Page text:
Last week, I was a guest on Jill McLennen’s podcast Seeing Death Clearly. Jill recently changed careers and now serves as a Death Duala. Death is one of the few experiences that all humans will have, yet there are so many cultural barriers to planning for the inevitable. So, like having an advocate through pregnancy and delivery, Jill helps those facing death, whether theirs or a loved one’s, prepare.
Preparation looks like different things to different people. Paperwork. Wills. Funeral arrangements. Understanding grief.
My family was lucky in a lot of ways. My sister had cystic fibrosis, a genetic disease that affects the lungs and pancreas. Lungs fill up with mucus. Digestive enzymes are not produced. Some CFers develop diabetes. Some need lung transplants. Some will never be able to have children.
Some die before adulthood starts.
My sister was 25 when she died. It was 2009, both the worst and best year of my life (sister died in February; I met my husband in September. Listen to the podcast for the rest of the details).
My sister never met my husband. That still angers me even now. The trick, I think, is being okay with being angry about it every once in a while. See, the funny thing about loss is, while things get better, life is never the same. The trick is accepting the new normal: A life without your sister.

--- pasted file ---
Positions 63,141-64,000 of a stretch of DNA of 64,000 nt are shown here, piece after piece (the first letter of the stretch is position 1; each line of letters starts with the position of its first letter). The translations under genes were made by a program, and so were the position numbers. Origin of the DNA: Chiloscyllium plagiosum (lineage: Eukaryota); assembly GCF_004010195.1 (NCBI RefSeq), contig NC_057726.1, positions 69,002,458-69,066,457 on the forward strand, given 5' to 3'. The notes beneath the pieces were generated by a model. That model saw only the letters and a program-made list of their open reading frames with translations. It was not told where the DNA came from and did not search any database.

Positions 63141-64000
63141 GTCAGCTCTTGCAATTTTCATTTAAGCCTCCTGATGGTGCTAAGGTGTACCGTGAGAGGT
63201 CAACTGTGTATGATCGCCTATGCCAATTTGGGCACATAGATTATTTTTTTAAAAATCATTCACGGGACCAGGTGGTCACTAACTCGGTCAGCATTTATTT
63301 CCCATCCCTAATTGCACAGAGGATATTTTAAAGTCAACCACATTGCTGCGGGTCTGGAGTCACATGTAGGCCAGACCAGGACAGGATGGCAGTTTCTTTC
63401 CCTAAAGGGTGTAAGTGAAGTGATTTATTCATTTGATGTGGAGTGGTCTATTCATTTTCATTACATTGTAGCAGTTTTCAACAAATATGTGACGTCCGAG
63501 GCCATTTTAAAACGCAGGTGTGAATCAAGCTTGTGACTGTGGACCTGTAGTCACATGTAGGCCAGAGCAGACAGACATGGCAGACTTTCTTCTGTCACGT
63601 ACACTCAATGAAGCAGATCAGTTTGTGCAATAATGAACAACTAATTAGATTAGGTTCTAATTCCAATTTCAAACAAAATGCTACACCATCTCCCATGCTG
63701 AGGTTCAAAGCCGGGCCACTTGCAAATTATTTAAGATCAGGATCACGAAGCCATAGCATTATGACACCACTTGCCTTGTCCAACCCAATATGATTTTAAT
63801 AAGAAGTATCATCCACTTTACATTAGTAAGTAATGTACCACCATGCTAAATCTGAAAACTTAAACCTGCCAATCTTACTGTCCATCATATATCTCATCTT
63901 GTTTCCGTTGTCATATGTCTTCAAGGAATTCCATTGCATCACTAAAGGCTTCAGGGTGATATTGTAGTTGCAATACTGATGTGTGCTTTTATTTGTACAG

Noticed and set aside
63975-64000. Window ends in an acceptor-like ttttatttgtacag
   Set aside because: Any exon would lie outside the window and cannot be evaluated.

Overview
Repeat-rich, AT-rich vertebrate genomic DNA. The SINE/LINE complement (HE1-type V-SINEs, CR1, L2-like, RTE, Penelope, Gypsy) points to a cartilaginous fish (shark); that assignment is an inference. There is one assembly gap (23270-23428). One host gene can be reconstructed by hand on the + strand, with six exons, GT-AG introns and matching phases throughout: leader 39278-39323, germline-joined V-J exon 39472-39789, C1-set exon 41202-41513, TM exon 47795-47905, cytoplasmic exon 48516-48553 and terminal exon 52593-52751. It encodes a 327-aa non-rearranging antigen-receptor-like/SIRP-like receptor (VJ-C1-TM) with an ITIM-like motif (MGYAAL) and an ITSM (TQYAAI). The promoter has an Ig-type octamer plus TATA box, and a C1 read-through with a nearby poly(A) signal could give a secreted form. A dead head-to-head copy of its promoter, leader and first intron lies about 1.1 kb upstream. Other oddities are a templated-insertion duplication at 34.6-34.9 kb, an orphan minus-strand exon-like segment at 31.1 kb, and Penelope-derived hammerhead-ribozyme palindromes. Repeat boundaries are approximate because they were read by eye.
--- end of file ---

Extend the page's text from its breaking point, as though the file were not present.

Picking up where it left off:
I was barely an adult myself. I had just had my 27th birthday in December of 2008. (My grandmother died in March of 2008. My mom had a really rough year.) I was in a job I hated, waist deep in a controlling relationship, and still processing my 2007 multiple sclerosis diagnosis. (I guess my mom and I had a rough few years.)
What was beautiful about my sister’s death was her ability to prepare all of us for the inevitable. She was tired. Her quality of life was poor. She was ready to move on to the next existence. My parents’ house was full of people my sister wanted to see. She allowed all of us to have some sense of closure. She told us what she knew we needed to hear from her.
She also demanded I sing at her funeral mass. She wanted hymns in major keys: “Fly Like a Bird,” “Be not Afraid,” “On Eagle’s Wings.” She wanted as many people to eulogize her as possible. Attendees wore pink (her favorite color). The luncheon was full of laughter.
I’m getting teared up just writing this.
I was so very grateful for the opportunity to share my sister’s story with whomever needed it. I hope you will give it a listen if you haven’t already. And subscribe to “Seeing Death Clearly:” I know Jill will share even more stories to help all of us prepare for the very human experience of death.